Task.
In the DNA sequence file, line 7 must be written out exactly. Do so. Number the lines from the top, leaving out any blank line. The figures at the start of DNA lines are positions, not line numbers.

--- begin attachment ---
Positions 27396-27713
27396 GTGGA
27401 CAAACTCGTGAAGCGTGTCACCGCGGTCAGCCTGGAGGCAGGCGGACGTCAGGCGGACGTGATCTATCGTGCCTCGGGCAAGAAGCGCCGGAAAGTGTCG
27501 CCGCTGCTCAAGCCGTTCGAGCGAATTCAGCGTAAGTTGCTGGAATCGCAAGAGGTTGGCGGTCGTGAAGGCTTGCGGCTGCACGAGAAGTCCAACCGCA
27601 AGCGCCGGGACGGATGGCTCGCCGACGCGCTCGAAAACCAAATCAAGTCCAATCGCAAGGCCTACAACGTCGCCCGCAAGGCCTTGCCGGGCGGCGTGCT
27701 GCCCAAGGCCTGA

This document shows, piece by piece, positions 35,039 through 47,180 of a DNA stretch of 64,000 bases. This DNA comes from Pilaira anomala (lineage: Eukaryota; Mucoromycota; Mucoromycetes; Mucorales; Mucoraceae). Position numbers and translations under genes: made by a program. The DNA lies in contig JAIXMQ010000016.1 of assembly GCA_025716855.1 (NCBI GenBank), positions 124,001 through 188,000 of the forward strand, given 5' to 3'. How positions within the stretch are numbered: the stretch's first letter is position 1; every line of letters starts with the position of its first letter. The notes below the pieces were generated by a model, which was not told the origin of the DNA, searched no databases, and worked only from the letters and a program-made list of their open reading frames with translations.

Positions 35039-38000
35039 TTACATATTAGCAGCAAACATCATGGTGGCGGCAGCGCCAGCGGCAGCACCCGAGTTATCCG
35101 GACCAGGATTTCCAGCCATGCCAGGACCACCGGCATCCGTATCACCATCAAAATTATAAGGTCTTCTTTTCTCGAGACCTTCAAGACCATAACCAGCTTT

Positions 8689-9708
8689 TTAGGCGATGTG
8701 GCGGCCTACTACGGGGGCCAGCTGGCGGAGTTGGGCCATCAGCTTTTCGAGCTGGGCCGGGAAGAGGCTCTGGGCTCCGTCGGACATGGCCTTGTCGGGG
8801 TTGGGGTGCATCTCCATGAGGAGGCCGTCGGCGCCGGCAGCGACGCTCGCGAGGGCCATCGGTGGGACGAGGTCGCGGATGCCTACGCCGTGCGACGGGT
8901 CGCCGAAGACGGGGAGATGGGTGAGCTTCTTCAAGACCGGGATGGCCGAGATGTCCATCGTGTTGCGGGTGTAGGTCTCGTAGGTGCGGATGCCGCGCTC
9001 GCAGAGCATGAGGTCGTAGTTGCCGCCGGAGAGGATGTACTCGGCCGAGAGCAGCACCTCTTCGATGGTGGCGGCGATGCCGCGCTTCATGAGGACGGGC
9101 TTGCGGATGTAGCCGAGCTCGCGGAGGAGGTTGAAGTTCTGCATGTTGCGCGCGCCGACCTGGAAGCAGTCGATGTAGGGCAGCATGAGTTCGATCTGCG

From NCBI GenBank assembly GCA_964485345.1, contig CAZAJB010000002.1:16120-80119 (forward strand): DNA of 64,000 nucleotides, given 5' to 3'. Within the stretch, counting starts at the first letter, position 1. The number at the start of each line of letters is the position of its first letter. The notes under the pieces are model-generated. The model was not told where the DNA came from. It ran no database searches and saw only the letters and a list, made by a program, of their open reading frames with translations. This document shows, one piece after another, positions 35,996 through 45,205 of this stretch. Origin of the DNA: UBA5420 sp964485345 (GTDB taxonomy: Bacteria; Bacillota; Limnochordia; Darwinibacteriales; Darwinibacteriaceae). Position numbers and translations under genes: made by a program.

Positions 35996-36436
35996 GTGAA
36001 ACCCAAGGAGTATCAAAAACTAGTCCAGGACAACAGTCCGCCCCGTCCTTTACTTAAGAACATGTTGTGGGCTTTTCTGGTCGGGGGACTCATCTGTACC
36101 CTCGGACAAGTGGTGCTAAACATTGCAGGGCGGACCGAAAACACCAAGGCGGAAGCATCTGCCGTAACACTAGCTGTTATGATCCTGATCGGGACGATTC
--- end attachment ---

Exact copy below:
This document shows, piece by piece, positions 35,039 through 47,180 of a DNA stretch of 64,000 bases. This DNA comes from Pilaira anomala (lineage: Eukaryota; Mucoromycota; Mucoromycetes; Mucorales; Mucoraceae). Position numbers and translations under genes: made by a program. The DNA lies in contig JAIXMQ010000016.1 of assembly GCA_025716855.1 (NCBI GenBank), positions 124,001 through 188,000 of the forward strand, given 5' to 3'. How positions within the stretch are numbered: the stretch's first letter is position 1; every line of letters starts with the position of its first letter. The notes below the pieces were generated by a model, which was not told the origin of the DNA, searched no databases, and worked only from the letters and a program-made list of their open reading frames with translations.